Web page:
a spunging-house, fome time before I came, but not since." Ibid. Dec. 14, 1719.--" Steele was arrested the other day for “ making a lottery, directly against an act of parliament. He “ is now under prosecution ; but they think it will be dropped o out of pity. I believe he will very soon lose his employment, “ for he has been mighty impertinent of late in his Spectators ; “ and I will never offer a word in his behalf.”—Ibid. July 1, 1712. And see what has been already quoted in p. 361; and a note on the new cd, of Tat. vol. VI. N° 228, p. 95, & feq.

portunities

I never

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portunities of your fortune have given you leave. Forgive me, that my heart overflows with love and gratitude for daily instances of your prudent economy, the just disposition you make of your little affairs, your chearfulness in dispatch of them, your prudent forbearance of any reflections that they might have needed less vigilance had you disposed of your fortune fuit. ably; in short, for all the arguments you every day give me of a generous and sincere affection.

It is impossible for me to look back on many evils and pains which I have suffered since wę came together, withoạt a pleasure which is not to be expressed, from the proofs I have had, in those circumstances, of your unwearięd goodness. How often has your tenderness removed pain from my sick head! how often anguish from my afflicted heart! With how skilful patience have I known you comply with the vain projects which pain has suggested, to have an aching limb removed by journeying from one side of a room to another ! how often, the next instant, travelled the same ground again, without telling your patient it was to no purpose to change his situation! If there are such beings as guardian angels, thus are they employed. I will no more believe one of them more good in its inclinations, than I can conceive it more charming in its form, than my wife,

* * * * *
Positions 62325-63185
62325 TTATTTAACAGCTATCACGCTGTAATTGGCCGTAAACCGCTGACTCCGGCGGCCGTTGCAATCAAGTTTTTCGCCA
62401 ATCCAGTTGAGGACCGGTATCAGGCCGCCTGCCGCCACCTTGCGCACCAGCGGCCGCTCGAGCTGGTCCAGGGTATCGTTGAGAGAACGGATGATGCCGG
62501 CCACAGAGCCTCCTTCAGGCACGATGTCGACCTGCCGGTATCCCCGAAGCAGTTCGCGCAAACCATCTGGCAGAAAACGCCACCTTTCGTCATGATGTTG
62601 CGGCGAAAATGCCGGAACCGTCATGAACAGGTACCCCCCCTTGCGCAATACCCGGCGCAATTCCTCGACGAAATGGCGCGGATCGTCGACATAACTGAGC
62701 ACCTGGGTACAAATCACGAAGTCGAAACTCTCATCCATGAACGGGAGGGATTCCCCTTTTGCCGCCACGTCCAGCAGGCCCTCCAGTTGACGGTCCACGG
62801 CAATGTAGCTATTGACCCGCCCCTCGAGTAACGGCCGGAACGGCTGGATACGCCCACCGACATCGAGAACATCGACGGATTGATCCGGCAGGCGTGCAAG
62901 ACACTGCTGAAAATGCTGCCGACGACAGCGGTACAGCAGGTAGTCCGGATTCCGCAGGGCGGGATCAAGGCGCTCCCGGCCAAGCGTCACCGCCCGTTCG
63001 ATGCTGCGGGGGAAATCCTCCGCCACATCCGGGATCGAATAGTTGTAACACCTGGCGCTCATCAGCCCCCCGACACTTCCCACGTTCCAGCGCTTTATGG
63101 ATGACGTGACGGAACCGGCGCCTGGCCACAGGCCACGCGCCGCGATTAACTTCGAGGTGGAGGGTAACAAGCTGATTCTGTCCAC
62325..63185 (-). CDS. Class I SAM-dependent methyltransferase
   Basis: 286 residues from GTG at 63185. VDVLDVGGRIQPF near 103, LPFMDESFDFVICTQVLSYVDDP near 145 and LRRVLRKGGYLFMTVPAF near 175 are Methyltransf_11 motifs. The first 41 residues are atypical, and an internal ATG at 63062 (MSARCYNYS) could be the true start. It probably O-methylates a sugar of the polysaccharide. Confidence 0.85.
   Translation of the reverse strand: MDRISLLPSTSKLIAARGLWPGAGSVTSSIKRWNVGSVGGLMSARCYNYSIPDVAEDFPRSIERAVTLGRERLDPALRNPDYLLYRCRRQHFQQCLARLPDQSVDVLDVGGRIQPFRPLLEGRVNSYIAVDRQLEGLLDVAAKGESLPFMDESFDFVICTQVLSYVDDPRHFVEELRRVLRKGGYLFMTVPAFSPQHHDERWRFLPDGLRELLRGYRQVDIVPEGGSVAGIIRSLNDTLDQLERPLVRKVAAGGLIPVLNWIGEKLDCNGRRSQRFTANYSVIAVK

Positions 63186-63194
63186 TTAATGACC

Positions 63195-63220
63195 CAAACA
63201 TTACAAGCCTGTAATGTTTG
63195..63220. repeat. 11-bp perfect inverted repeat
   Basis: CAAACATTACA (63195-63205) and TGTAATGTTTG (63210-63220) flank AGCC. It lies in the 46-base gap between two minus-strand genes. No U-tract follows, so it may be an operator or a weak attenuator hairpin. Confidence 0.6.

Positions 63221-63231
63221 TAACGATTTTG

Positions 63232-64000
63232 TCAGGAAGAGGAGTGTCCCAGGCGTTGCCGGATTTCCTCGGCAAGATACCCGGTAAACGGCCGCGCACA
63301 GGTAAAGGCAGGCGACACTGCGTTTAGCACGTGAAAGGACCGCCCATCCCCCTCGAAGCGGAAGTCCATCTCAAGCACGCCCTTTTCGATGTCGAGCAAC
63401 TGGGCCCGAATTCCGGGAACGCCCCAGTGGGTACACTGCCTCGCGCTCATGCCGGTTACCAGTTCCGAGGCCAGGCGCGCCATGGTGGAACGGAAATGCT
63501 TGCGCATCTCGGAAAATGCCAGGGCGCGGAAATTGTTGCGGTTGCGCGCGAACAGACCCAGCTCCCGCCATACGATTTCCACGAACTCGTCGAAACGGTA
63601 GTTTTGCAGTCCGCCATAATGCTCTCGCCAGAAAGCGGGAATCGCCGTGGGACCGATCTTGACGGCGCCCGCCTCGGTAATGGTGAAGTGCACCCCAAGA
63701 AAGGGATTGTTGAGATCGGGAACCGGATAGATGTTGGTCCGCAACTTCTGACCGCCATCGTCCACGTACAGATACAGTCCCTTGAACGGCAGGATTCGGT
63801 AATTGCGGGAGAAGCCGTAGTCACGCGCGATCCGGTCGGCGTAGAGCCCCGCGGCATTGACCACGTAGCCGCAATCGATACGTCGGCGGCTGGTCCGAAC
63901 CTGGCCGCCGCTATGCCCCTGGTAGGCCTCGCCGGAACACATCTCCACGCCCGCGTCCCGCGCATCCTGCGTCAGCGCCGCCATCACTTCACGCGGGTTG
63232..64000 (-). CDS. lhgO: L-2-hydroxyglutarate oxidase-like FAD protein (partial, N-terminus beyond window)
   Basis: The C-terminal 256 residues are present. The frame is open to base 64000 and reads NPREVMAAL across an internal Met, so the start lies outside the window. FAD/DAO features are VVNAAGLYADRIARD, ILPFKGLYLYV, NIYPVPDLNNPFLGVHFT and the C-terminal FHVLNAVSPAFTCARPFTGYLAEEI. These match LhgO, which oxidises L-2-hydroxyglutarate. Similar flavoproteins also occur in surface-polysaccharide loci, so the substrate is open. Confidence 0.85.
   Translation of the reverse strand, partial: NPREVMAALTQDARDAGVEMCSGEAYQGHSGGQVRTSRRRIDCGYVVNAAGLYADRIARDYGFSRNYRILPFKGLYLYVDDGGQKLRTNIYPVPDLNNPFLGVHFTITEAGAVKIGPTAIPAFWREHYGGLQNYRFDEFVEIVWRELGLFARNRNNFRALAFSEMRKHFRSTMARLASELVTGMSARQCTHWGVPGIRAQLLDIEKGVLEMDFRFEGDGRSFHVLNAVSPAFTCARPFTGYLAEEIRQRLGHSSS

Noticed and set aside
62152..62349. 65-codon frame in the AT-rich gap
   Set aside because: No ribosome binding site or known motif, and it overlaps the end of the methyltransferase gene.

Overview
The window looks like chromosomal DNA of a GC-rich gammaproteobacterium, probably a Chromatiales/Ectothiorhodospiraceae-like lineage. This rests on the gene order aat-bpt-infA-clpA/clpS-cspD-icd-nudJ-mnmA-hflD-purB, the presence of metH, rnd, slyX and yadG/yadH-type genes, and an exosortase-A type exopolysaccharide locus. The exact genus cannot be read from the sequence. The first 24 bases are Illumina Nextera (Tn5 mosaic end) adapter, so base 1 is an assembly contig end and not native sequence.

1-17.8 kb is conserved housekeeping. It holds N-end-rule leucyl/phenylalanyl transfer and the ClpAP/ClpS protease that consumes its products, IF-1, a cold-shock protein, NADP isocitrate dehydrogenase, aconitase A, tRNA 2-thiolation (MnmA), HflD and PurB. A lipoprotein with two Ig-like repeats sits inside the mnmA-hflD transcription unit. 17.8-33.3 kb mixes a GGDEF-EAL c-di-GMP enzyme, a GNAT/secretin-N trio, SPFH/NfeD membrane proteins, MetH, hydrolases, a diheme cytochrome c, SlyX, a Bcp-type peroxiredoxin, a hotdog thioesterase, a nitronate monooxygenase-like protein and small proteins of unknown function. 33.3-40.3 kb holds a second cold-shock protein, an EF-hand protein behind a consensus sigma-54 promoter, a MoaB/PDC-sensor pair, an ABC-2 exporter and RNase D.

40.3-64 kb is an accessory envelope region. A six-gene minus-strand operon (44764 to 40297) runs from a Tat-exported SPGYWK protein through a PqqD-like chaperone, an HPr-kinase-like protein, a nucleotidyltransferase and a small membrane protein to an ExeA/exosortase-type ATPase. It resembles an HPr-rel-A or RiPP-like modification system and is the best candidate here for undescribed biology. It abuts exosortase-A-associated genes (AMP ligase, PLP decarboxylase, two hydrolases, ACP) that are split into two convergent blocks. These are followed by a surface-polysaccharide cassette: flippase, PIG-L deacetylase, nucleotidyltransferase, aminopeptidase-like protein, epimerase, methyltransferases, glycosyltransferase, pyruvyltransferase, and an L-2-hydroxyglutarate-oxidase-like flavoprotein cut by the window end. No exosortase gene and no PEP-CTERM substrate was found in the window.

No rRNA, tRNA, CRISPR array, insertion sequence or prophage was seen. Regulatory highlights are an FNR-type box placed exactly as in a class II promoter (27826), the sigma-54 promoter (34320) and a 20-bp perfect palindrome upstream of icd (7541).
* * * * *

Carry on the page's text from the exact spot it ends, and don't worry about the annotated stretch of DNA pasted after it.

But

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But I offend, and forget that what I say to you is to appear in public. You are so great a lover of home, that I know it will be irksome to you to go into the world even in an applause. I will end this without so much as mentioning your little flock, or your own amiable figure at the head of it. That I think them preferable to all other children, I know is the effect of passion and instinct ; that I believe you the best of wives, I know proceeds from experience and reason. I am, Madam, your most obliged husband, and most obedient humble servant,

RICHARD STEELE.

L E T TER

CCCCXXXVII*..

From Mr. ROYSTON MEREDITH.

SIR,

Oct. 21, 1714.

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F I mistake not, you are the gentleman who,

of late, has been so great a stickler for the liberty, rights, and properties of the subject;

or, the

* This and the three following letters were originally published in 1714, in a pamphlet, intituled, “ Mr. Steele detected:

poor and oppressed Orphan's Letters to the great and “ arbitrary Mr. Steele ; complaining of the great Injustice done “ to the Public in general, and to himself in particular, by the “ Ladies Library, publifhed by Mr. Steele; together with Mr. « Steele's Answers, and some just Reflections on them.” The integrity of Steele, whatever other failings he may have had, will overbalance the harsh obloquy of an exasperated adversary.